Tuesday, June 24, 2008


Chuck is blowing off a little steam
I hate this job; toc bitch, S-3, Operations Officer, whatever you want to call it. I've done it everywhere from Kuwait to Kosovo and all points in between. It's a job where the boss is never happy with you, and the people who actually need your products never get them in a timely manner because a font is wrong, or a slide isn't formatted properly. Worse still, the end users never provide good feedback to tell you when your products help, how to improve to better help them, or when you are 90 degrees off true.

Lesse - I spent half my time in the service working for various '6 shops that share the same woes Chuck writes about: when the coms are bad, no one is happy. When the coms are good and the bits are flying to and fro, you're just doing your job.

For that matter, I've been a system admin for over a dozen years after I left the service - same issue. Maybe I'm a glutton for punishment - but there are compensations.

Organizations that depend on the web will die if their site crashes and they don’t recover. The longer the outage, the worse the damage often is. The same kind of Operations culture is required to effectively respond to, recover from, and prevent outages.

While this seems obvious for many people with years of experience working on the web, it is a significant and often difficult shift for those in the mainstream. This seems particularly true for executives who think of Web Operations as an extension of corporate IT. This gap becomes especially painful when people accustomed to traditional “command-and-control” management styles and models try to apply it to this new type of organization.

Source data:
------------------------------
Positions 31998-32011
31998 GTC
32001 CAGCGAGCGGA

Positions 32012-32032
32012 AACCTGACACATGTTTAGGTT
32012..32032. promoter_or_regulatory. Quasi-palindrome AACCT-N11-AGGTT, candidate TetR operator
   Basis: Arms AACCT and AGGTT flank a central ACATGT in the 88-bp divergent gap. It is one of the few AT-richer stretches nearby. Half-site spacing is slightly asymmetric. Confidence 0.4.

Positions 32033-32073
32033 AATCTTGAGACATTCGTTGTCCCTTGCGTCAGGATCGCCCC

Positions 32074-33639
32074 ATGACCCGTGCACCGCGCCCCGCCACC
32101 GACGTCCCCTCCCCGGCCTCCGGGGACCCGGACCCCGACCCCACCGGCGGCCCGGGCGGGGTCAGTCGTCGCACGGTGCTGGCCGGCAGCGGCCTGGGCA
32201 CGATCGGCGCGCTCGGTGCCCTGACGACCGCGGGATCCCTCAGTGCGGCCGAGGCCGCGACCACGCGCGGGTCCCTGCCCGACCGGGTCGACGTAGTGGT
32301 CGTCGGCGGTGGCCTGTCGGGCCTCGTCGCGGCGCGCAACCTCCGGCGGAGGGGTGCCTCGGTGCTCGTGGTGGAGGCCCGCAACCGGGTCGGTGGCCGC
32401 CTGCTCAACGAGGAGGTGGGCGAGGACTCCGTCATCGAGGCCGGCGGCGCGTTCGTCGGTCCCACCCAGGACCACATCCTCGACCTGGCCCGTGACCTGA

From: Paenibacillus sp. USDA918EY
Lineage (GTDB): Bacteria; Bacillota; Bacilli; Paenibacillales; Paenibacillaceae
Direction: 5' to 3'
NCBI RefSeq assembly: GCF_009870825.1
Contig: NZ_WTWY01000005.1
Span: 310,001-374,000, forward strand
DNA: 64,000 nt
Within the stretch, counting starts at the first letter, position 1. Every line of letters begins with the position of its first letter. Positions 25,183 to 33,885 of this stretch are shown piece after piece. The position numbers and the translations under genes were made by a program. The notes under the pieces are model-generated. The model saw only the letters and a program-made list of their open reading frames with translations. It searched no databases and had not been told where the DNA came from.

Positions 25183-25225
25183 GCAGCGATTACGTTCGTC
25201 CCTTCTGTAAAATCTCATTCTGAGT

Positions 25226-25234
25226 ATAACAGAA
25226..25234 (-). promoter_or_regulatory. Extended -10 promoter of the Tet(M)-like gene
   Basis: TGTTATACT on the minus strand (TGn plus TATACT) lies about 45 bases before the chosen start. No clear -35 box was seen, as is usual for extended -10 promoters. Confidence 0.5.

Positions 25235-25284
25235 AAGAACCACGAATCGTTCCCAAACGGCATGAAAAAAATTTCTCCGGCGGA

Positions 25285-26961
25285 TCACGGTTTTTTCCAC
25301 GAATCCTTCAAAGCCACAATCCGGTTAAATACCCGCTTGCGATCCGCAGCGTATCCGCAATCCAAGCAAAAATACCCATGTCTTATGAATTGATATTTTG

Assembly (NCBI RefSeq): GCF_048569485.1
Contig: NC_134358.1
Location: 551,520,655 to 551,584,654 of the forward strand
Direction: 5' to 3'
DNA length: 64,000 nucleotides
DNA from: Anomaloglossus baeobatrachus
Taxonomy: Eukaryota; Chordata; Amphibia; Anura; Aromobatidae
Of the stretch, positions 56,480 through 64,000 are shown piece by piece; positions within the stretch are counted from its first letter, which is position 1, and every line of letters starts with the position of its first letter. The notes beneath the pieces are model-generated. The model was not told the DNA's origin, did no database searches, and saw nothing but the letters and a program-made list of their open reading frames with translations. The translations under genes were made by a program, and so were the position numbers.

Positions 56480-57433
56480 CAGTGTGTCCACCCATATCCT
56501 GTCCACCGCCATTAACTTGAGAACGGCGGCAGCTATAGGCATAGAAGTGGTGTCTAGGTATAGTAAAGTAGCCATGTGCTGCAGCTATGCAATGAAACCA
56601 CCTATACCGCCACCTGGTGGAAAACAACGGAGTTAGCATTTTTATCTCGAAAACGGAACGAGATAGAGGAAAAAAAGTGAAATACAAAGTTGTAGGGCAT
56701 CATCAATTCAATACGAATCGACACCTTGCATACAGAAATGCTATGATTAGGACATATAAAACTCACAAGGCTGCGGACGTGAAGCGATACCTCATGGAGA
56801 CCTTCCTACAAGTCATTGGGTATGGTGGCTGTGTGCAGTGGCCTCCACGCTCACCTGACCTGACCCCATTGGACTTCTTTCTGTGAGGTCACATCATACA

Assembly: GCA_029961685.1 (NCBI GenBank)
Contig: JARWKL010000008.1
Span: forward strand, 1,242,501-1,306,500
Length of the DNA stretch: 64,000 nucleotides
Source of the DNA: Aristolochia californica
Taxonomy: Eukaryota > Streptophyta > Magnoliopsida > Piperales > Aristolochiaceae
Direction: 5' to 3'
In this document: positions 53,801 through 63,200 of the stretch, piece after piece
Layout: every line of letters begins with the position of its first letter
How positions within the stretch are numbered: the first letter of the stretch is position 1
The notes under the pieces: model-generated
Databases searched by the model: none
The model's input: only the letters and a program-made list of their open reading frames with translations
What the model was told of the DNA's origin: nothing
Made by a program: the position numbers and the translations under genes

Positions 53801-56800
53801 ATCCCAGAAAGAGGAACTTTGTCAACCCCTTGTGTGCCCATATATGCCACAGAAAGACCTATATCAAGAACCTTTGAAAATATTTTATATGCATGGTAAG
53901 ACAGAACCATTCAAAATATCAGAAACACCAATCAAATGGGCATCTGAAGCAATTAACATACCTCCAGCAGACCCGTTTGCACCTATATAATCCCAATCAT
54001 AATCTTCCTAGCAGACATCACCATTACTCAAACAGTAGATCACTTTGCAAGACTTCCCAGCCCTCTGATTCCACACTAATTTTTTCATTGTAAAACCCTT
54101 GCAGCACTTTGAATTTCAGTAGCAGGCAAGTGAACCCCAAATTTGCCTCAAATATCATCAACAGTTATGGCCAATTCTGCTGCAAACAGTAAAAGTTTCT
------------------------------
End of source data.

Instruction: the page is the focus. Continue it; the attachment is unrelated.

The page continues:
The CEO cannot shout or fire the website back up. The CFO cannot account, control, or audit the website back up and the Chief Counsel cannot sue it back to life. The CMO, if there is one, and their entire marketing & PR team will not spin a website back online. The CIO or CTO probably can’t recover the site either, at least not very quickly. The fate of the company frequently and acutely rests in the hands of engineers who do Web Operations.

No, not fire-fighting - putting out fires is the least rewarding aspect of the job. Barring acts-of-God, most fire-fighting happens because someone took their eye of the ball, ignored the warning lighs, failed to tighten a nut. All fire-fighting gets you is grumpy and tired and you snap at your kids in the morning when you finally get home.

Naw - it's the simple things, done well and in a timely fashion in the broad light of day that make the job a fun one.

That and I'm not sitting in the woods for the summer a thousand miles from hearth and home dealing with fug heads.
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